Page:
Texas Unemployment Benefits in the Age of Coronavirus/COVID-19

As the COVID-19 or “Coronavirus” has severely affected our community, many counties – including Dallas County – have issued Stay-at-Home orders requiring people to work from home and for non-essential businesses to close. This has had a direct effect on many employees, finding themselves out of work without a steady source of income to support themselves and their families.

How do I Apply for Benefits?

If you have been laid off, terminated, or had your hours reduced due to COVID-19 (or many other reasons), you can apply for unemployment benefits. You can apply online at https://twc.texas.gov/jobseekers/unemployment-benefits-services or by phone at 1-800-939-6631. The Tele-Center is open from 8 a.m. – 6 p.m. Central Time Monday through Friday.

Am I eligible for Benefits?

Generally speaking, to be eligible for unemployment benefits, you must meet the Commission’s criteria in three areas: past wages, job separation, and ongoing eligibility.

Past Wages Requirements

For past wages, you must demonstrate to the Commission that you have earned enough taxable wages in Texas to qualify. This means that you must have earned wages in “more than one of the four base period calendar quarters.” Your base period is the first four of the last five completed calendar quarters before the effective date of your initial claim, not including the quarter in which you file or the immediately preceding quarter. Just as an example, if you apply for benefits on April 1, 2020 (2020 Quarter 2), you would need to show you earned wages in more than one of the 4 quarters in 2019. There is more information on eligibility available here: https://twc.texas.gov/jobseekers/eligibility-benefit-amounts. One of our experienced attorneys can help you determine your eligibility.

Job Separation Requirements

For the job separation requirements, you must be either unemployed or working reduced hours through no fault of your own. Examples include layoff, reduction in hours or wages not related to misconduct, being fired for reasons other than misconduct, or quitting with good cause related to work. Examples of misconduct that could make you ineligible include violation of your employer’s policies, violation of the law, neglect or mismanagement of your position, or failure to perform your work adequately when you are capable of doing so.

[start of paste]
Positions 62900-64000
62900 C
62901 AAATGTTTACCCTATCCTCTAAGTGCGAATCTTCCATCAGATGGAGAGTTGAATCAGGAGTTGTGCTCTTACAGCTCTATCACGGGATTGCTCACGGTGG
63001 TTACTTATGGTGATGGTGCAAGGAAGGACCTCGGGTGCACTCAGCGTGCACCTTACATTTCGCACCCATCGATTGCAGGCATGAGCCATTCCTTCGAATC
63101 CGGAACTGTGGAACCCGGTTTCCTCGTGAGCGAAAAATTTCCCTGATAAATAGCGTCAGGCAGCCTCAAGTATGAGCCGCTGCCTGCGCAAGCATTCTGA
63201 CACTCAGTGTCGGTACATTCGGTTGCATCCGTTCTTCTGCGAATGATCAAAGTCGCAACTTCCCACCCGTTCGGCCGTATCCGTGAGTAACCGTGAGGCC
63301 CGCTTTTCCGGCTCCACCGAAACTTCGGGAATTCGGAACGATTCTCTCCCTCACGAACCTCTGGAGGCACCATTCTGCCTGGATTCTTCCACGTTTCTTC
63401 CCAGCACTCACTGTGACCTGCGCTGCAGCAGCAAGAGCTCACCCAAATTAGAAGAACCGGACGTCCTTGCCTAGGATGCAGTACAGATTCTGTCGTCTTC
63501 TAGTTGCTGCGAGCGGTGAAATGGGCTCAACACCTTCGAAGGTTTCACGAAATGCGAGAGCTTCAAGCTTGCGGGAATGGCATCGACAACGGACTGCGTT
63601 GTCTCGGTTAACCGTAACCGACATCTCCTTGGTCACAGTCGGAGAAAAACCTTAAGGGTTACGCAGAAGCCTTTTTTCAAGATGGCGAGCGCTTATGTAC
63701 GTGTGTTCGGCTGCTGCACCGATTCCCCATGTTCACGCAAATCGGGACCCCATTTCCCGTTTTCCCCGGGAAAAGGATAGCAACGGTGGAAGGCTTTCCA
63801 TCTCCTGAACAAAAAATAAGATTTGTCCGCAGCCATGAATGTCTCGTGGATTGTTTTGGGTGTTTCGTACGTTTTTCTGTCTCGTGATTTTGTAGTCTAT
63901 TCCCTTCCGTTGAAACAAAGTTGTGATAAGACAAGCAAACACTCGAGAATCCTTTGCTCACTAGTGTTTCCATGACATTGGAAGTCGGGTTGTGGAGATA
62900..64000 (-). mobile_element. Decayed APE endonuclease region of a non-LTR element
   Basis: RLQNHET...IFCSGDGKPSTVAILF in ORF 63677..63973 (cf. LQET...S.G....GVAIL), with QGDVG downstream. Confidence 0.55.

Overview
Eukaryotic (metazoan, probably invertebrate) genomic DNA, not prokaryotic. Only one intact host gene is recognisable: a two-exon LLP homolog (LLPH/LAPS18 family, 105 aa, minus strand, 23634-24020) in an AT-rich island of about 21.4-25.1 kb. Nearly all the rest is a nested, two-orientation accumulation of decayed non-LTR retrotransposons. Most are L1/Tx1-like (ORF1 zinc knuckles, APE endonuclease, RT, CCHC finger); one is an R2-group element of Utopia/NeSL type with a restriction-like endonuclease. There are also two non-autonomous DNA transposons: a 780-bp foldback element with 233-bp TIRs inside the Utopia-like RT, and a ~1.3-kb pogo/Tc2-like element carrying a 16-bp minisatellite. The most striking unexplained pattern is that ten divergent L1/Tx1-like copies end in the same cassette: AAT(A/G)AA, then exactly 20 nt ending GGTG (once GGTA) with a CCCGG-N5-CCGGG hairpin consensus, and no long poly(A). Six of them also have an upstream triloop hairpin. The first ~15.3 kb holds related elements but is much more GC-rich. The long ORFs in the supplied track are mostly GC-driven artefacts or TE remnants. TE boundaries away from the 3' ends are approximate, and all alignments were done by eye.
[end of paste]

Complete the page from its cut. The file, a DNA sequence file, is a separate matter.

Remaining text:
If you quit or resign your employment, you most likely are not eligible for unemployment benefits. For example, if you quit your job for personal reasons, such as lack of transportation or stay home with your children, you are most likely ineligible. There are some exceptions where you leave your job for a good cause or other qualifying reasons. Our attorneys can help you determine your eligibility as well.

Ongoing Eligibility Requirements

The Texas Workforce Commission also requires you to continue to meet certain requirements to maintain your eligibility for benefits. These requirements have to do with continued unemployment and efforts to find another job. There is more information available here: https://twc.texas.gov/jobseekers/ongoing-eligibility-requirements-receiving-unemployment-benefits.

What Happens if My Application is Denied?

If your application for benefits is denied, you will get a notice with instructions on how to file an appeal. If you want to appeal, you must file your appeal by the deadline indicated in the notice you receive from the TWC. If your benefits are approved, your ex-employer can appeal that approval as well. If either side appeals the determination on your eligibility for unemployment benefits, the Texas Workforce Commission will schedule a telephonic hearing with a hearing officer who has the authority to either reverse or uphold the initial decision.

You Should Hire an Attorney

We strongly recommend you seek the help of an attorney for the appeal process, whether you are appealing a denial of your application for benefits or if your ex-employer is appealing the approval of your benefits. The telephonic hearings loosely follow the legal rules of evidence and involve questioning witnesses under oath and offering documents as exhibits. If you are already receiving benefits, a determination by the hearing officer overturning the approval of your benefits could mean you have to pay your benefits back. This is a very difficult situation for folks who are out of work.

While there is no guarantee of an outcome, you drastically improve your chances of prevailing in these telephonic hearings with an attorney representing you. The Scott Gilmore Thompson has extensive experience representing clients in these hearings. Even if you do not have another legal issue you need us to help with, we can represent you in these unemployment hearings for a flat rate that is a fraction of your potential unemployment benefits. Because there are often thousands of dollars at stake, it is in your best interest to maximize your chances in these hearings by having Matt Scott, an experienced attorney represent you.

Contact Matt Scott today for help in seeking your unemployment benefits.